Undervalued experience

From the ages of 16 to 23 I was firmly entrenched in the service industry.  I’ve worked the Roy Rogers fast food drive-thru, called out blue light specials at Kmart, and served tables at Fridays.  But you won’t find any of those jobs on my resume.

This isn’t because I don’t value the jobs, I think they were critical in my development.  In many ways, I learned more as a server than I did as a research assistant.  But for some reason, employers don’t seem to see it this way.  If it’s something that “anybody can do” (i.e. no degree required) it’s not relevant.  But when things get busy at work I always keep a clear head, because I know that being in the weeds never helps.

Same thing goes for the web.  Knowing how to use Facebook, Twitter, and any number of social web tools might not appear all that valuable on a resume, but that doesn’t mean that knowledge is without value.  I’ve been finding that the more web stuff I know, the more places I find to use that knowledge.  It may not have helped me get my job but it is helping move my career forward.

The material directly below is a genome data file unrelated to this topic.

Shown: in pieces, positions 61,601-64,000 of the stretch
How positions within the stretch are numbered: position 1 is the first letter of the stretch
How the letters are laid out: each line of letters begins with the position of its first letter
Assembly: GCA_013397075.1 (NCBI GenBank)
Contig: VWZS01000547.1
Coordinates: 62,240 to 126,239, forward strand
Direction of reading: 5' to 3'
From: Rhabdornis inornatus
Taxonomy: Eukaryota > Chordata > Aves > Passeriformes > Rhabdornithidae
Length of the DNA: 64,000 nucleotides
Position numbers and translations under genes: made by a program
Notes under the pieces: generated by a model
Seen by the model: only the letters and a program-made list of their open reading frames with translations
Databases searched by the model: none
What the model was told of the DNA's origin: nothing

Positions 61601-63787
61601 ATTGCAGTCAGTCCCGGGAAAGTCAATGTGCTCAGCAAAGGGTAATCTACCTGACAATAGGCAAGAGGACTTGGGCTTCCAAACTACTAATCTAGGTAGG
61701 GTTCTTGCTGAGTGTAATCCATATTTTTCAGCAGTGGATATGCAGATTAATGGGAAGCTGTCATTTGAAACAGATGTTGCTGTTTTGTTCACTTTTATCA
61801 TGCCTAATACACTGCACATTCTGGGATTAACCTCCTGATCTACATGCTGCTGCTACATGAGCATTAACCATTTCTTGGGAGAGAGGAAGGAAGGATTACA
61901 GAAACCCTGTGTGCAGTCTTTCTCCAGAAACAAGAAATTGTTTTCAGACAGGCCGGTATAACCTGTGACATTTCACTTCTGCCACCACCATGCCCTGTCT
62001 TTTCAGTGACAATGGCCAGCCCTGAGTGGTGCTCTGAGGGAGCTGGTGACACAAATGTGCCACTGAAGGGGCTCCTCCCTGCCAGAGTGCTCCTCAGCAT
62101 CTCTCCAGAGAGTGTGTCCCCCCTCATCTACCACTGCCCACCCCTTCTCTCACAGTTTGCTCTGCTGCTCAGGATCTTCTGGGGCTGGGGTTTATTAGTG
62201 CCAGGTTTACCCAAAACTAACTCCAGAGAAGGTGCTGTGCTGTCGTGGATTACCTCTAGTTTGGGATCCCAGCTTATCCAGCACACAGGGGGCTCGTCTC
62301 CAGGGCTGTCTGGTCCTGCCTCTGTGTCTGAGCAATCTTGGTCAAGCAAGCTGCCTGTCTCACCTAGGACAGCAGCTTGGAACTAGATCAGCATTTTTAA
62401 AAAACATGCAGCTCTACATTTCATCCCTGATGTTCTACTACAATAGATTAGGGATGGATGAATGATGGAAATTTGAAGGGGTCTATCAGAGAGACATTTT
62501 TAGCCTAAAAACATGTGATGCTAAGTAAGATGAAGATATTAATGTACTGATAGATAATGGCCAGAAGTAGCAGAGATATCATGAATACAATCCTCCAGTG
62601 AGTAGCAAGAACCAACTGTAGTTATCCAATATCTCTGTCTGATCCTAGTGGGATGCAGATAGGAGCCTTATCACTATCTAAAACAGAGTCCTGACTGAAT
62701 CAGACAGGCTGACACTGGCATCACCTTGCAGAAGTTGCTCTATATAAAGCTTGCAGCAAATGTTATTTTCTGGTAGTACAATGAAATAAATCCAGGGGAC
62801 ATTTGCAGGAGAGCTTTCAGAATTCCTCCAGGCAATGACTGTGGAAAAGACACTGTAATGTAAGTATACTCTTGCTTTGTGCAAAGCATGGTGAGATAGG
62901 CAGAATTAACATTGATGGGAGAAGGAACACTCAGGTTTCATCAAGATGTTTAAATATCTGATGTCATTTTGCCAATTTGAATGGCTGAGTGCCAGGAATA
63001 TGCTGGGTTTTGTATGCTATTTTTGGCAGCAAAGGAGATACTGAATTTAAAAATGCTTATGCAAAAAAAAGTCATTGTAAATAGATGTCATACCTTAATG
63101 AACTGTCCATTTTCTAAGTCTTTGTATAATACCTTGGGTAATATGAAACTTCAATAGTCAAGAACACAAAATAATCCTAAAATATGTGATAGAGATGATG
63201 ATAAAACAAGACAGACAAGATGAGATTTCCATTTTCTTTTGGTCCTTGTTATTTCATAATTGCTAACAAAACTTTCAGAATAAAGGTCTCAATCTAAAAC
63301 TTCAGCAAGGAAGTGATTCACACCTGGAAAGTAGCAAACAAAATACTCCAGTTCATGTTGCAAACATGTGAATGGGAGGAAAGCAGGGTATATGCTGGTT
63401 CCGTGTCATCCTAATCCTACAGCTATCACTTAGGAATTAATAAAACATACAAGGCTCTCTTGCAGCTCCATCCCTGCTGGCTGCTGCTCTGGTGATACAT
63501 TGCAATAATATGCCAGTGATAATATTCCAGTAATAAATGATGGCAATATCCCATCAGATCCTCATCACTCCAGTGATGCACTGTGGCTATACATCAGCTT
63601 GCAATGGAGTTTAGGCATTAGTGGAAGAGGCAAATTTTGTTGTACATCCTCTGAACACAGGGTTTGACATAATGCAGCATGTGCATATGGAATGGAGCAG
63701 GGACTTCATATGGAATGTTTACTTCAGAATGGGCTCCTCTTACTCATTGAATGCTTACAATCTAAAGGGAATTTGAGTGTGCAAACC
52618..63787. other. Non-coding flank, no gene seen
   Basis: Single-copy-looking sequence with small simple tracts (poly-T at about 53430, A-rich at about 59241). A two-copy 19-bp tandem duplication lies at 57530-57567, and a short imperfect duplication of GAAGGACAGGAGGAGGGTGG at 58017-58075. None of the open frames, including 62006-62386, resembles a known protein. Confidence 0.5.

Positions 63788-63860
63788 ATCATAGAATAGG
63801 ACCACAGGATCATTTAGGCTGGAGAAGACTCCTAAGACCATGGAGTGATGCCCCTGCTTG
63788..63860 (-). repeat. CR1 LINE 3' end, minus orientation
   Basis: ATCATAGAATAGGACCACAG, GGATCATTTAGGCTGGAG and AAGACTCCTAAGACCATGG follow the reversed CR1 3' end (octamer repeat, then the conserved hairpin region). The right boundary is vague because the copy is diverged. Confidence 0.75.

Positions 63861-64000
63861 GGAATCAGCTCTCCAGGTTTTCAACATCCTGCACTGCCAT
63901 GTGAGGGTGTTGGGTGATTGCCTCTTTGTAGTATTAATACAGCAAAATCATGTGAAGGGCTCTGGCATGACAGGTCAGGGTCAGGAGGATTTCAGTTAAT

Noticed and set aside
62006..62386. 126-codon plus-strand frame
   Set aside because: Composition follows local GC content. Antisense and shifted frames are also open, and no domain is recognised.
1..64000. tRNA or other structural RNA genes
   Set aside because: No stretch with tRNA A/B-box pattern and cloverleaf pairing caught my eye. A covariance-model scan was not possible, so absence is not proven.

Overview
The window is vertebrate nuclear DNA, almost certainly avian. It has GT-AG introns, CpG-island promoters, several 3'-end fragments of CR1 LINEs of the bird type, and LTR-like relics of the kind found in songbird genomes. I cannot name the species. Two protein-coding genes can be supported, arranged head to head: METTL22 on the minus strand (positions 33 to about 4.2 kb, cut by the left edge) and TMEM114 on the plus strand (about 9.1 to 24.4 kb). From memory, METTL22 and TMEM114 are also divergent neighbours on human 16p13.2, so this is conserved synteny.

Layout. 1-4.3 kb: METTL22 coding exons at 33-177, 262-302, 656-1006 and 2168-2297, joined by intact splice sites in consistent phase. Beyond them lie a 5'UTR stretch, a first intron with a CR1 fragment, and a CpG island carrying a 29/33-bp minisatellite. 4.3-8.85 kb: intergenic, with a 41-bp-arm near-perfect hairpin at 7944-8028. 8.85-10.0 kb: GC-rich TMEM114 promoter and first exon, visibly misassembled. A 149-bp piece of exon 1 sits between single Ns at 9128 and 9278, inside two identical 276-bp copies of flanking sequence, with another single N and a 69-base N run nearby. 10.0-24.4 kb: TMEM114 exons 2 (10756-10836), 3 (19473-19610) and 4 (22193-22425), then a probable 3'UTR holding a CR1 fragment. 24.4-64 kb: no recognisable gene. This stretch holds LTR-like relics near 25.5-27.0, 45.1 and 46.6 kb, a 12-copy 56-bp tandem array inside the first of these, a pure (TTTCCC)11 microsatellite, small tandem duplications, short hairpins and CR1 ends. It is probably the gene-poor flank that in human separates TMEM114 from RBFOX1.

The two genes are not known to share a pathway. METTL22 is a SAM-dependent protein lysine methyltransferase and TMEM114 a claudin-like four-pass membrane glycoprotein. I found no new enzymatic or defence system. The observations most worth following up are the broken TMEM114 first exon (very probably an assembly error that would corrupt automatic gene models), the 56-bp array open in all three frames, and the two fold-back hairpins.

I found this infographic during a random web search.  It appears accurate enough, although if more servers/bartenders claimed all their tips they would probably move to the right a few spots.  When looking at this visual, do you undervalue the experience from the zones on the left?  What else do you undervalue?

Income By Education Level [Infographic]
Via: DegreeSearch.org